Hey, thanks for listening, and I’m not going to spend too long on this, but deciding the dorms based on “biological gender” is… likely going to alienate any nonbinary players. I promise, there will be nonbinary people playing your game, and we really don’t like being categorized by whatever others may think is ‘in our pants.’ I would strongly suggest having the dorms just be by gender and letting the players pick which one. (Can’t there be 3? Male, female, and nonbinary? Seems like that might solve it right there.) That’s all!

ALSO: I see in your synopsis that the dorms were built “before the idea of nonbinary people was conceived” - this… does not make sense, realistically. We’ve always been around, in every culture (until white/western colonialism happened, erasing much of our history). We’re being more accepted in the mainstream thanks to mass communications, but I assure you, we’ve been around.

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Thank you for your for the heads-up, perhaps I will go for the second option: dorms being separated by the player’s choice of dorm superior. The dorms will be co-ed and the only difference between them will be the superior who oversees it’s members. I have though

I specifically chose this because I have already have some plans in place for the dorm superior and yes, I have considered a non-binary dorm superior, but I felt as though they would look like some sort of third wheel in my plans who feels like pure filler, and I know that nonbinaries deserve a better character to represent them. I will perhaps make two non-binary characters (who are also ROs) to match with the two male and female characters (Not including the two superiors).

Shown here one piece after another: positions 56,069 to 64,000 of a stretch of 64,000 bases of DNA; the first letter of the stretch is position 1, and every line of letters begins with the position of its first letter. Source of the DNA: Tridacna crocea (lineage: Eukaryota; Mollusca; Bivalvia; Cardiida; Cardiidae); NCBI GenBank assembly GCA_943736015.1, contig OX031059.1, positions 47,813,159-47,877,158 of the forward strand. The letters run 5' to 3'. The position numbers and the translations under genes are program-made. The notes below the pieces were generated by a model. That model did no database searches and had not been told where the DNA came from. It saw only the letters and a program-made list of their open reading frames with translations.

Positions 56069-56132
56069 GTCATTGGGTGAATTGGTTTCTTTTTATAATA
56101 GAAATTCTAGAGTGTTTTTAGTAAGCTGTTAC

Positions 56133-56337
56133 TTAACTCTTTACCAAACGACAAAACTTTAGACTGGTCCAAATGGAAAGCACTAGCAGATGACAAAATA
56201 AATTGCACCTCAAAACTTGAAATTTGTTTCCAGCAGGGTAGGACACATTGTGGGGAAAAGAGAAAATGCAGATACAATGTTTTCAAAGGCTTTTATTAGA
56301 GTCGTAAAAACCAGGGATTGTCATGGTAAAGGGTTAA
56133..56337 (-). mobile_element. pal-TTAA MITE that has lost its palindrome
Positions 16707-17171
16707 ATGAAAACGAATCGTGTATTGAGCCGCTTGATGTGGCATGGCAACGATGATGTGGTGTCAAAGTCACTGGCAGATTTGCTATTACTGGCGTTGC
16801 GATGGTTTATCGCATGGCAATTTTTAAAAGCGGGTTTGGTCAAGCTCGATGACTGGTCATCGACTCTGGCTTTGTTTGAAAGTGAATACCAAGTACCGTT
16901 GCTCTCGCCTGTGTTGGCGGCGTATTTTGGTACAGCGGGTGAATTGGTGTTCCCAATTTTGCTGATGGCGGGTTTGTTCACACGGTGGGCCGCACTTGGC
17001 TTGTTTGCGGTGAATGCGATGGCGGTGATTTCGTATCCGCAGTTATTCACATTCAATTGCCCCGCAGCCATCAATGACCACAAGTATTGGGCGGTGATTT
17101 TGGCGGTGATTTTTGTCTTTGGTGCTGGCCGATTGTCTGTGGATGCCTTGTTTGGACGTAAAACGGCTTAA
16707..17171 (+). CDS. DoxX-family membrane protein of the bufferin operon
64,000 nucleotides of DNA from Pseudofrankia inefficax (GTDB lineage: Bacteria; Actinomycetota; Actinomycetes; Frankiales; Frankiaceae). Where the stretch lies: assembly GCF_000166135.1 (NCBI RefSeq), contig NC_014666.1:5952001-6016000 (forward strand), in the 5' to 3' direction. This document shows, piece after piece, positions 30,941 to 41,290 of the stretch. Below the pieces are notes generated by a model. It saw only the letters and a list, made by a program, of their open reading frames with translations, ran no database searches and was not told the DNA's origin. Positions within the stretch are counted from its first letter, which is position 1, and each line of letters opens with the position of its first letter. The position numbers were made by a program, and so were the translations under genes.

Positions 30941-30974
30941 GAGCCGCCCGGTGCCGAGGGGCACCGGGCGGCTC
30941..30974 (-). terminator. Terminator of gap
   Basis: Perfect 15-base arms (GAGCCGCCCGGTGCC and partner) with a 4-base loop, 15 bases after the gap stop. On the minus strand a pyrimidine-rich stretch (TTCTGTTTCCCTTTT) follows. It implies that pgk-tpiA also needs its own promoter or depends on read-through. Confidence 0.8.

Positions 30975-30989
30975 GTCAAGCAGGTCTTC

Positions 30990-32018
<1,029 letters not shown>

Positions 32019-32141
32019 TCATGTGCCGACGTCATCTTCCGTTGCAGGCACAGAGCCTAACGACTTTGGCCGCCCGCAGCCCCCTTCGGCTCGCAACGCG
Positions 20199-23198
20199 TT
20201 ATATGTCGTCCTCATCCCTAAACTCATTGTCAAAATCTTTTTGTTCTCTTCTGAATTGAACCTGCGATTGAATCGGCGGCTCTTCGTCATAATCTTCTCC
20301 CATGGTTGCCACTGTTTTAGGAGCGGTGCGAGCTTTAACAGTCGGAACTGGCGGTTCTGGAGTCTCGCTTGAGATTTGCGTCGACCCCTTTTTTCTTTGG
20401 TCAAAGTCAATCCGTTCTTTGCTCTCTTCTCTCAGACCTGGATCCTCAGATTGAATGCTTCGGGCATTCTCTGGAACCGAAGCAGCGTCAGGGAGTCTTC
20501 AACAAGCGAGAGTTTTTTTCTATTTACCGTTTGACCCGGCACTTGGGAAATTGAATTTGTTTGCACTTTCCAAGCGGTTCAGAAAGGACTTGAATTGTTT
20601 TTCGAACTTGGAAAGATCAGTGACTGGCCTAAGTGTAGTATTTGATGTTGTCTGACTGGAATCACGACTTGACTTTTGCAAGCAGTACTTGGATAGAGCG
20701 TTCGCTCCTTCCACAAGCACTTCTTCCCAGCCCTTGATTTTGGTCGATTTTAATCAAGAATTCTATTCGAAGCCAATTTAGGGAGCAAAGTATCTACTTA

I will do my best to give a story that nonbinaries will enjoy because my story is about discrimination and prejudice, and closing it for nonbinaries would otherwise make thestory rather hypocritical.

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That sounds like a good solution. Thanks for listening. (Honestly though, I’d be fine even with a 1-dimensional nonbinary character as well as the 2 others. We contain the full range of the human experience too, and it’s just nice seeing us in the background too, treated as entirely normal, boring people, lol)

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I do see in another reply you’re more likely to go with MC choosing their preferred Superior, which is great, because the above would also alienate trans identities, whether that’s PC or NPCs.

I remember @HannahPS having a lot of back and forth when initially planning Crème, and in the end the only trans-and-nb inclusive option she was happy with was totally mixed dorms with gender just not being a considered factor in the setting. A couple of players have commented on that but only a minority, most seem happy with that setup!

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Ah, Creme De La Creme! I bought that game yesterday and I absolutely enjoyed it!

Going back to the topic, I can confirm that the current direction of the dorms will be not have gender as a factor at all just like how Hannah did it. Thank you for the feedback, because I am (perhaps) in a similar stage of trying to make it inclusive for a wide variety of readers